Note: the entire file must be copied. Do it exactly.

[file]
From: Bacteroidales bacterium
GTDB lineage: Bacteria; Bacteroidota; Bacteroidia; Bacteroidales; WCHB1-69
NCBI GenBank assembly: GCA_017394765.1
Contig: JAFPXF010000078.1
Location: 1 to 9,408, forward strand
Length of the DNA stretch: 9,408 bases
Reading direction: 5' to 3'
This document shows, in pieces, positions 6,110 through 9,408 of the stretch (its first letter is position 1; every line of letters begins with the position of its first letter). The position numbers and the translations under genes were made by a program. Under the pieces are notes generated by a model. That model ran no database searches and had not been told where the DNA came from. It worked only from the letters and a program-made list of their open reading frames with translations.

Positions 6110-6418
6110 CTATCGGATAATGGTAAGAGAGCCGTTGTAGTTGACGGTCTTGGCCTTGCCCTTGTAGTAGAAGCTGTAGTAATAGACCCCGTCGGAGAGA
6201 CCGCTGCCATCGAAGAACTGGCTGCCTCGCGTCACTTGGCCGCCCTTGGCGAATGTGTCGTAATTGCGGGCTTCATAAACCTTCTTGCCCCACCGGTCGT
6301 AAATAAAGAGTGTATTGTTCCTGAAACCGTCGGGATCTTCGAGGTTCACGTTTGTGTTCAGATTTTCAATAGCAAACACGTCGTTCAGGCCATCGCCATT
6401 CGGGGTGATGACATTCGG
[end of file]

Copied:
From: Bacteroidales bacterium
GTDB lineage: Bacteria; Bacteroidota; Bacteroidia; Bacteroidales; WCHB1-69
NCBI GenBank assembly: GCA_017394765.1
Contig: JAFPXF010000078.1
Location: 1 to 9,408, forward strand
Length of the DNA stretch: 9,408 bases
Reading direction: 5' to 3'
This document shows, in pieces, positions 6,110 through 9,408 of the stretch (its first letter is position 1; every line of letters begins with the position of its first letter). The position numbers and the translations under genes were made by a program. Under the pieces are notes generated by a model. That model ran no database searches and had not been told where the DNA came from. It worked only from the letters and a program-made list of their open reading frames with translations.

Positions 6110-6418
6110 CTATCGGATAATGGTAAGAGAGCCGTTGTAGTTGACGGTCTTGGCCTTGCCCTTGTAGTAGAAGCTGTAGTAATAGACCCCGTCGGAGAGA
6201 CCGCTGCCATCGAAGAACTGGCTGCCTCGCGTCACTTGGCCGCCCTTGGCGAATGTGTCGTAATTGCGGGCTTCATAAACCTTCTTGCCCCACCGGTCGT
6301 AAATAAAGAGTGTATTGTTCCTGAAACCGTCGGGATCTTCGAGGTTCACGTTTGTGTTCAGATTTTCAATAGCAAACACGTCGTTCAGGCCATCGCCATT
6401 CGGGGTGATGACATTCGG